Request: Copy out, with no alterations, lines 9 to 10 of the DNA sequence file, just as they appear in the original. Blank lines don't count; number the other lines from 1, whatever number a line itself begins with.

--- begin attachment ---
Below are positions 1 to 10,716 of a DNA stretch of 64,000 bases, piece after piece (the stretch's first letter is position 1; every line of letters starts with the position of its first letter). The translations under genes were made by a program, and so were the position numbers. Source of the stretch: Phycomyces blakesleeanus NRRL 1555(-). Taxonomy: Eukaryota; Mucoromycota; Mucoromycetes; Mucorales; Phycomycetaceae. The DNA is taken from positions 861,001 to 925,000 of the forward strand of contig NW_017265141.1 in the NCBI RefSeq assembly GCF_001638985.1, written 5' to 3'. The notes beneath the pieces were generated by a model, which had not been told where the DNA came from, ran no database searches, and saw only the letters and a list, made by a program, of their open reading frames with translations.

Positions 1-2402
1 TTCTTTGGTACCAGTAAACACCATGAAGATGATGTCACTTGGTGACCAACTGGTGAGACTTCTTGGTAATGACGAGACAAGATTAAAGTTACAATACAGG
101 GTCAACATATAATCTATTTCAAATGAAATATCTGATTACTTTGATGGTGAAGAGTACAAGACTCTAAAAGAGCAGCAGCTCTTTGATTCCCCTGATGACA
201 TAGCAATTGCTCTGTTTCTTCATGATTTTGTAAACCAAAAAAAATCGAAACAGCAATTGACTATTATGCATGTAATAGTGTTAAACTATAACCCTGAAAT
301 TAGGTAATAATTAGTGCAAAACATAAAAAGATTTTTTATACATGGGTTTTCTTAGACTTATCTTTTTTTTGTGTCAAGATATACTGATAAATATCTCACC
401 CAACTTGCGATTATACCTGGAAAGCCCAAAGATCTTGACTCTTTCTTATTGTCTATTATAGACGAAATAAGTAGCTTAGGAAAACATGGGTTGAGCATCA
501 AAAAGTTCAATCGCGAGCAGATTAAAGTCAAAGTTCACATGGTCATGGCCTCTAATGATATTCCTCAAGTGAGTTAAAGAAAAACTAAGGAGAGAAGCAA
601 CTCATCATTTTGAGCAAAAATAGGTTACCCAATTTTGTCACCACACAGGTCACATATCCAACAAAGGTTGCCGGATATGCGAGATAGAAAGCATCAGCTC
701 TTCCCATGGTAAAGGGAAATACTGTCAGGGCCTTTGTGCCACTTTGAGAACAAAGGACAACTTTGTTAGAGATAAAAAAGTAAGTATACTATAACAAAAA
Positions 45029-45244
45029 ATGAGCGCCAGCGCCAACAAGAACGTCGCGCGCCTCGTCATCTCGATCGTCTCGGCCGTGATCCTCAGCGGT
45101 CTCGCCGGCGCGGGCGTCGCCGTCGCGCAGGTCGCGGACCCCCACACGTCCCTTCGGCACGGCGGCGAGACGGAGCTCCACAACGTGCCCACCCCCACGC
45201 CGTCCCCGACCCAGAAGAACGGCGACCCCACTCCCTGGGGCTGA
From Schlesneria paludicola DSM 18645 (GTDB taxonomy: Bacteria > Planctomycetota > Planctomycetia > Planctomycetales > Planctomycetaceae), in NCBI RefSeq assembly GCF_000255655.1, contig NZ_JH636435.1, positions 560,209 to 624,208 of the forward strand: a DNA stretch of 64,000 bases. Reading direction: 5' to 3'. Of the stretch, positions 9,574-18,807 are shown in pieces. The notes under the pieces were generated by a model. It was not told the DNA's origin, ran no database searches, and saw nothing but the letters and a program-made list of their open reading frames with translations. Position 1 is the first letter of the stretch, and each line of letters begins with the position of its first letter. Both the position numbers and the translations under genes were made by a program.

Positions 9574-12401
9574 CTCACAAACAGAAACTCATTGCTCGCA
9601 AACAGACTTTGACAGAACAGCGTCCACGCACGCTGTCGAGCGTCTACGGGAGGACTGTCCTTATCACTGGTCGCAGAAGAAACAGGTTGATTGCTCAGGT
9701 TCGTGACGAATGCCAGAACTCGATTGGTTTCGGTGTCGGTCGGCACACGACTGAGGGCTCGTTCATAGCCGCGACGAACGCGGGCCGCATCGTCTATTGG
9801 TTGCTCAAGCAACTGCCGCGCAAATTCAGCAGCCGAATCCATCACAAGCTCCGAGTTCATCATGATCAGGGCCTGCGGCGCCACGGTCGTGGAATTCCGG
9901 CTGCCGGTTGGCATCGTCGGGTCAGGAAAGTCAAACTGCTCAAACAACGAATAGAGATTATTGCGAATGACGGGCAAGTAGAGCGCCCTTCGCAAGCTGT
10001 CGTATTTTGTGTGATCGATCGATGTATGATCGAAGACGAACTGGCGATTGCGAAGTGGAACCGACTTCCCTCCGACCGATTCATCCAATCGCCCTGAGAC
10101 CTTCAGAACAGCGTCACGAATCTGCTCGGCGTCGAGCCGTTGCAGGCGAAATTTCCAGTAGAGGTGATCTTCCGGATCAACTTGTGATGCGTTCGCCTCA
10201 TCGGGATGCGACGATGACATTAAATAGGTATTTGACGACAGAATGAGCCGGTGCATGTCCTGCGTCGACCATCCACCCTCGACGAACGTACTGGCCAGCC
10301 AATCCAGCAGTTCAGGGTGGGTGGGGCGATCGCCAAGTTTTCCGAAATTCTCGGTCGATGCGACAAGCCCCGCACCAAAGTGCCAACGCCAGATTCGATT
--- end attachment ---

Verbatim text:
601 CTCATCATTTTGAGCAAAAATAGGTTACCCAATTTTGTCACCACACAGGTCACATATCCAACAAAGGTTGCCGGATATGCGAGATAGAAAGCATCAGCTC
701 TTCCCATGGTAAAGGGAAATACTGTCAGGGCCTTTGTGCCACTTTGAGAACAAAGGACAACTTTGTTAGAGATAAAAAAGTAAGTATACTATAACAAAAA